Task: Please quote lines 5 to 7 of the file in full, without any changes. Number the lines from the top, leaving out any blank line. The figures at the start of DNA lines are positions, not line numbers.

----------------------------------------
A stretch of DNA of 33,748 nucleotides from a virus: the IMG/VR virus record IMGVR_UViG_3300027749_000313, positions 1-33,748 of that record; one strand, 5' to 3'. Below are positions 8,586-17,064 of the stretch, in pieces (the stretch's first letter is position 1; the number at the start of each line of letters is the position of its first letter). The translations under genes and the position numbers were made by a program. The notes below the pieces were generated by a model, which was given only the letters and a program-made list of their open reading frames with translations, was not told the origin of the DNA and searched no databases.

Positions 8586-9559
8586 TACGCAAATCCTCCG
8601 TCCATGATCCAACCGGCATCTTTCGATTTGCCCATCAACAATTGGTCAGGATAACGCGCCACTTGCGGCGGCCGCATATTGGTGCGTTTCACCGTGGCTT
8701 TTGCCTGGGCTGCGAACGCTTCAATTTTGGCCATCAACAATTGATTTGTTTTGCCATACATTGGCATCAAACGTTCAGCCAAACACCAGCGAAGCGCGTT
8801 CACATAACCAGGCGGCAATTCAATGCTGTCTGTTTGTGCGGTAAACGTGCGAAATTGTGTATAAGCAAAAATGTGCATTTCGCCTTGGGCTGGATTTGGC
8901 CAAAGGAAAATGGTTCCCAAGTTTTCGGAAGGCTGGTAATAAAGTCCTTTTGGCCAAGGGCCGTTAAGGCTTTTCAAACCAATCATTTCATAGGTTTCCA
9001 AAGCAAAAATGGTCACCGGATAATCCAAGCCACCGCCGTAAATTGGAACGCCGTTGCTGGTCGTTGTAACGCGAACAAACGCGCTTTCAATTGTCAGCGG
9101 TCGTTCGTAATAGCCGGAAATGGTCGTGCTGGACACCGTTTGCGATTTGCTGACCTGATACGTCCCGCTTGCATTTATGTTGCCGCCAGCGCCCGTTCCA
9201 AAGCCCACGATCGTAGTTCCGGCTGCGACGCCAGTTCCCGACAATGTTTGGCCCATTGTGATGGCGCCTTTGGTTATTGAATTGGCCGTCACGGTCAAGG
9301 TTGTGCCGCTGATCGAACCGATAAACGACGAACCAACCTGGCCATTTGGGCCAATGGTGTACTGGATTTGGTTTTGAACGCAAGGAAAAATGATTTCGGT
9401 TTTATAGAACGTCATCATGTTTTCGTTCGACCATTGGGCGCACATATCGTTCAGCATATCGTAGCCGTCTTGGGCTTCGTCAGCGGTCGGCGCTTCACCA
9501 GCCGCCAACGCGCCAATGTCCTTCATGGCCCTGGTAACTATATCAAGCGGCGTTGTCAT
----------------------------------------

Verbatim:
8701 TTGCCTGGGCTGCGAACGCTTCAATTTTGGCCATCAACAATTGATTTGTTTTGCCATACATTGGCATCAAACGTTCAGCCAAACACCAGCGAAGCGCGTT
8801 CACATAACCAGGCGGCAATTCAATGCTGTCTGTTTGTGCGGTAAACGTGCGAAATTGTGTATAAGCAAAAATGTGCATTTCGCCTTGGGCTGGATTTGGC
8901 CAAAGGAAAATGGTTCCCAAGTTTTCGGAAGGCTGGTAATAAAGTCCTTTTGGCCAAGGGCCGTTAAGGCTTTTCAAACCAATCATTTCATAGGTTTCCA